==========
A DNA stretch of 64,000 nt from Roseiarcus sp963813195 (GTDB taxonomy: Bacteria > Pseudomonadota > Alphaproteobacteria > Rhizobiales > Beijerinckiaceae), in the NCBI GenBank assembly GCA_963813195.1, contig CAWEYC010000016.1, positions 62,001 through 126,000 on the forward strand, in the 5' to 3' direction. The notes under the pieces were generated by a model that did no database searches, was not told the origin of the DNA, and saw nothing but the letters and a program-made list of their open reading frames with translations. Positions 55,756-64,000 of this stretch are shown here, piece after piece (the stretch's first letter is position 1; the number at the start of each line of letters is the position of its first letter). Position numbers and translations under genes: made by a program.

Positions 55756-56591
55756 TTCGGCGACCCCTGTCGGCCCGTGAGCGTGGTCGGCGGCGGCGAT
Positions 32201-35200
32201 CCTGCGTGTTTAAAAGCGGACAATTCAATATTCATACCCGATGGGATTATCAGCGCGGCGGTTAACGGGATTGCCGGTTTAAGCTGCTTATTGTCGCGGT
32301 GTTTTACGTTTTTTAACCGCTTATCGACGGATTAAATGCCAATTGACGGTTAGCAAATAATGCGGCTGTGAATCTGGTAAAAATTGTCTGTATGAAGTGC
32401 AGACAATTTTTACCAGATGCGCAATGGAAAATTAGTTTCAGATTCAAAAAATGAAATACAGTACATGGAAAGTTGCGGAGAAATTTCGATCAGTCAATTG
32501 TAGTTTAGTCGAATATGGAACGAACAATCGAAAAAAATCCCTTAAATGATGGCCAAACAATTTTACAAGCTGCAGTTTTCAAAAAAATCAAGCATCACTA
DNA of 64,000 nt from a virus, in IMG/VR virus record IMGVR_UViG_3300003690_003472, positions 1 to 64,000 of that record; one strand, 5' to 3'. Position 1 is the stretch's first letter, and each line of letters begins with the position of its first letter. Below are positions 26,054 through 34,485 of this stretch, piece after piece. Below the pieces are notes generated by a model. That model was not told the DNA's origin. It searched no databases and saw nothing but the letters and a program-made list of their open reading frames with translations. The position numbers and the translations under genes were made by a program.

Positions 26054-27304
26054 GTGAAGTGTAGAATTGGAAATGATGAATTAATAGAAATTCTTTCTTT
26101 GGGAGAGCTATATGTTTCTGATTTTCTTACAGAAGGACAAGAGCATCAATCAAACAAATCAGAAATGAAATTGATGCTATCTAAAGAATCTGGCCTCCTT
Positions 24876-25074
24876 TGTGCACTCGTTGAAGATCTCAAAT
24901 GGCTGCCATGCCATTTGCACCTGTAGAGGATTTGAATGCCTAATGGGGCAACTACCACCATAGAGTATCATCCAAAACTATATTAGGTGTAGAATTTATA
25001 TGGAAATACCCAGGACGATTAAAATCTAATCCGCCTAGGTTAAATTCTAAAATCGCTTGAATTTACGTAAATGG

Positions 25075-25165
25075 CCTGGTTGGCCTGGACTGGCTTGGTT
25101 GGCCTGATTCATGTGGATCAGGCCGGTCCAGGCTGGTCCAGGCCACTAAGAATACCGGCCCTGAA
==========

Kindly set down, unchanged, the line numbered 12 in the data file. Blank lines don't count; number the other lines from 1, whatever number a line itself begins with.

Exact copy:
26101 GGGAGAGCTATATGTTTCTGATTTTCTTACAGAAGGACAAGAGCATCAATCAAACAAATCAGAAATGAAATTGATGCTATCTAAAGAATCTGGCCTCCTT